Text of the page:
Please use this identifier to cite or link to this item: http://hdl.handle.net/2440/52259
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Type: Journal article
Title: Weed management impacts on the population dynamics of barnyardgrass (Echinochloa crus-galli) in glyphosate-resistant cotton in Australia
Author: Werth, J.
Preston, C.
Roberts, G.
Taylor, I.
Citation: Weed Technology, 2008; 22(1):190-194
Publisher: Weed Sci Soc Amer
Issue Date: 2008
ISSN: 0890-037X
1550-2740
Statement of
Responsibility: 
Jeff A. Werth, Christopher Preston, Grant N. Roberts, and Ian N. Taylor
Abstract: An experiment was conducted to determine the population dynamics of barnyardgrass under a range of weed management treatments in glyphosate-resistant (GR) cotton in Australia. These treatments consisted of glyphosate herbicide only (Glyphosate only), glyphosate herbicide plus a combination of conventional or integrated weed management practices (Glyphosate + IWM), glyphosate herbicide plus a reduced residual herbicide program (Glyphosate + Res.), glyphosate herbicide plus a grass herbicide (Glyphosate + Grass), and a combination of conventional weed management practices (IWM only). The experiment investigated the effects of weed management on the weed seed bank, weed emergence patterns, and weed populations. After three years, all treatments resulted in commercially acceptable control of barnyardgrass. However, treatments containing soil-applied residual herbicides proved more effective over the period of the experiment. Seed bank reductions were in the order of 100-fold over the period of the experiment for treatments that received residual herbicides compared to 10- to 20-fold reductions for treatments that did not. The experiment highlighted the importance of early-season weed control, as well as the importance of an integrated approach to weed management with residual herbicides to control later-emerging weeds in GR cotton.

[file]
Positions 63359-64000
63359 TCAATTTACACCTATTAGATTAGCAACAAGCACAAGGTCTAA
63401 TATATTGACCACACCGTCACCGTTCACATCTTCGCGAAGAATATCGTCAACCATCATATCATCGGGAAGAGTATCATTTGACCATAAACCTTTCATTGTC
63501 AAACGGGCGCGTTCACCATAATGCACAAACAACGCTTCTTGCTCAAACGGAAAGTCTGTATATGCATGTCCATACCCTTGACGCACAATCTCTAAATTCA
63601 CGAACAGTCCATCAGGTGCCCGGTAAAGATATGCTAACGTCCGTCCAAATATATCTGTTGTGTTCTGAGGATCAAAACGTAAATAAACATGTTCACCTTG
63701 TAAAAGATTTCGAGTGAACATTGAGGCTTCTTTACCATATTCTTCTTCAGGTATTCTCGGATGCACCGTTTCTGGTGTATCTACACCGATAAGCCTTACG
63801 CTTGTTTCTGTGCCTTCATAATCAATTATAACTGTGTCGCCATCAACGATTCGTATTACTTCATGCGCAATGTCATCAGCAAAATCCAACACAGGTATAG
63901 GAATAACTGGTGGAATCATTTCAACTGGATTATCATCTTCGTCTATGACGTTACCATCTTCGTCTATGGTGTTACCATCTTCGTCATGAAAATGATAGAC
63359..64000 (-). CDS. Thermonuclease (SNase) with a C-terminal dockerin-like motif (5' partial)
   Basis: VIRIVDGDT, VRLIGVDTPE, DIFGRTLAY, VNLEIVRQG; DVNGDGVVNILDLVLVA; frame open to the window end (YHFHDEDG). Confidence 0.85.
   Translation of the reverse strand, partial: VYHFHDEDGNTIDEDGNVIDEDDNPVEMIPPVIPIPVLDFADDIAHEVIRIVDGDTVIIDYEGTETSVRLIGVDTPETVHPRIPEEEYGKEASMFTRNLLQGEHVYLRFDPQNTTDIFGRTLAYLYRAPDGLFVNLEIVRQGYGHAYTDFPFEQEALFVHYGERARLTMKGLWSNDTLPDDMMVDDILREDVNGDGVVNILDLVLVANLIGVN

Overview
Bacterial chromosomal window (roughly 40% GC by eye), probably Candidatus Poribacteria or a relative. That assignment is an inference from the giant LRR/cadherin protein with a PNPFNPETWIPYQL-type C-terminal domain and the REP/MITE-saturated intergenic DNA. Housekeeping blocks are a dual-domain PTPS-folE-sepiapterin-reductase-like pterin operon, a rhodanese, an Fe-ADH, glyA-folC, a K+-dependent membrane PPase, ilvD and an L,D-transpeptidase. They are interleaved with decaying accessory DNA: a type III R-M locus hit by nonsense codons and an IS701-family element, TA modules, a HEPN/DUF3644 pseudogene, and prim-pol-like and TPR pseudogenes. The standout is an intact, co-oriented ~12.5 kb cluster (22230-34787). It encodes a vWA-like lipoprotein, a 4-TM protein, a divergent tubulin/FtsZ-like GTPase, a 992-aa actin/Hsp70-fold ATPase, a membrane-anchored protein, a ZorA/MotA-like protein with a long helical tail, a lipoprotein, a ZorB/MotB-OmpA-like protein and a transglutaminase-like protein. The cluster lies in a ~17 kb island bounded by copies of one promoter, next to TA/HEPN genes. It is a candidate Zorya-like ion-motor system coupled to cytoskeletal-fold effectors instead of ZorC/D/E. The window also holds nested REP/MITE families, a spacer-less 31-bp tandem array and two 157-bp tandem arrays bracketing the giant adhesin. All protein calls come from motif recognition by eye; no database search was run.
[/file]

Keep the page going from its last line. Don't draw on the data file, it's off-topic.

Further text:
RMID: 0020080423
DOI: 10.1614/WT-07-127.1
Appears in Collections:Agriculture, Food and Wine publications

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